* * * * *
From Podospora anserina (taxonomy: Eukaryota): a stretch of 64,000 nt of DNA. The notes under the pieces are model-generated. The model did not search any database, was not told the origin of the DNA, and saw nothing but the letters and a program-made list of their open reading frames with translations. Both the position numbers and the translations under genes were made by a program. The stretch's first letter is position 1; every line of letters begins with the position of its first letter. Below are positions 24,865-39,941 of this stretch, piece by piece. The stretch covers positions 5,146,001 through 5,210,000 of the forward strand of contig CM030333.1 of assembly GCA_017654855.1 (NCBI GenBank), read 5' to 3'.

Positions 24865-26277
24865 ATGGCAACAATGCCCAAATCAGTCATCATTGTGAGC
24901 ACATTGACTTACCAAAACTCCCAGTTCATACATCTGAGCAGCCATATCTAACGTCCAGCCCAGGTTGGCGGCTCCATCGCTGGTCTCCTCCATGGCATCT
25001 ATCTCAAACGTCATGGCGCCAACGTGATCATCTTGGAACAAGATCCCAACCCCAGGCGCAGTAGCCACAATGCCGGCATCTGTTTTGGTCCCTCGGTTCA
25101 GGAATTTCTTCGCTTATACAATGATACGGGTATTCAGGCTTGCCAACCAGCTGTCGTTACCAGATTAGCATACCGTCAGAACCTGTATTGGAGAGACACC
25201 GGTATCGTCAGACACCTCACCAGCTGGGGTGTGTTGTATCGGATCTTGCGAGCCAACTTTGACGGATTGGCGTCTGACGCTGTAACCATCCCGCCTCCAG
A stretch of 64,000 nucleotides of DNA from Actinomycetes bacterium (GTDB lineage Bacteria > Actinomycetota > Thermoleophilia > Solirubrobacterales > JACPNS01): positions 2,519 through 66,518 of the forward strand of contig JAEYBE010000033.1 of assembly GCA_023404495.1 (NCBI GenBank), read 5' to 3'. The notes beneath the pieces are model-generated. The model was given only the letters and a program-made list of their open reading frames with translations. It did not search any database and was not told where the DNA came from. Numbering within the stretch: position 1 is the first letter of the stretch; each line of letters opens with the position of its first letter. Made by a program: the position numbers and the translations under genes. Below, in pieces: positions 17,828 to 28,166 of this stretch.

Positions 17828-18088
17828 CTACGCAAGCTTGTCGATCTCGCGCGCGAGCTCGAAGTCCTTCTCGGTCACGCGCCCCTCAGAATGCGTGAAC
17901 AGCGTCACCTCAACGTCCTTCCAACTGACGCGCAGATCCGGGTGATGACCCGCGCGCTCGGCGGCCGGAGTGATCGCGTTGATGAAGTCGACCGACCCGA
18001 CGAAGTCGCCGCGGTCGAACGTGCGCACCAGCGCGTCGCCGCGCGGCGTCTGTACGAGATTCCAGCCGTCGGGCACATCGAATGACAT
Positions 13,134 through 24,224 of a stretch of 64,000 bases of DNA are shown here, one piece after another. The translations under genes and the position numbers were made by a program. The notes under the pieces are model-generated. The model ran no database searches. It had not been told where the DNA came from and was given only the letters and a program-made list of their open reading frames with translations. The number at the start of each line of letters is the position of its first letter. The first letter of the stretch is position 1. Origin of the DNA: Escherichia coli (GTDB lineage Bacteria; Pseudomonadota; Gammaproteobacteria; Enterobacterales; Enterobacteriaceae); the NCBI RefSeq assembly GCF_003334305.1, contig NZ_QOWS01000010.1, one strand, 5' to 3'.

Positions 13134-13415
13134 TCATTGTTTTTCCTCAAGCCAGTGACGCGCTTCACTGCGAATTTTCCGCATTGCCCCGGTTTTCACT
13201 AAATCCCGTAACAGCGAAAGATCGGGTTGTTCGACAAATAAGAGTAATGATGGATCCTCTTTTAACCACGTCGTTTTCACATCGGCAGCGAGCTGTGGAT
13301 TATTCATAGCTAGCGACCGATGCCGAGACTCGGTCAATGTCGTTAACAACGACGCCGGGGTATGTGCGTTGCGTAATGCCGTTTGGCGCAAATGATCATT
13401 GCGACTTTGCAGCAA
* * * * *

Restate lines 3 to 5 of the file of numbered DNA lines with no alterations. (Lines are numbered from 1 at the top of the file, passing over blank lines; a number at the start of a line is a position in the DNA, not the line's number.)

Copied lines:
24865 ATGGCAACAATGCCCAAATCAGTCATCATTGTGAGC
24901 ACATTGACTTACCAAAACTCCCAGTTCATACATCTGAGCAGCCATATCTAACGTCCAGCCCAGGTTGGCGGCTCCATCGCTGGTCTCCTCCATGGCATCT
25001 ATCTCAAACGTCATGGCGCCAACGTGATCATCTTGGAACAAGATCCCAACCCCAGGCGCAGTAGCCACAATGCCGGCATCTGTTTTGGTCCCTCGGTTCA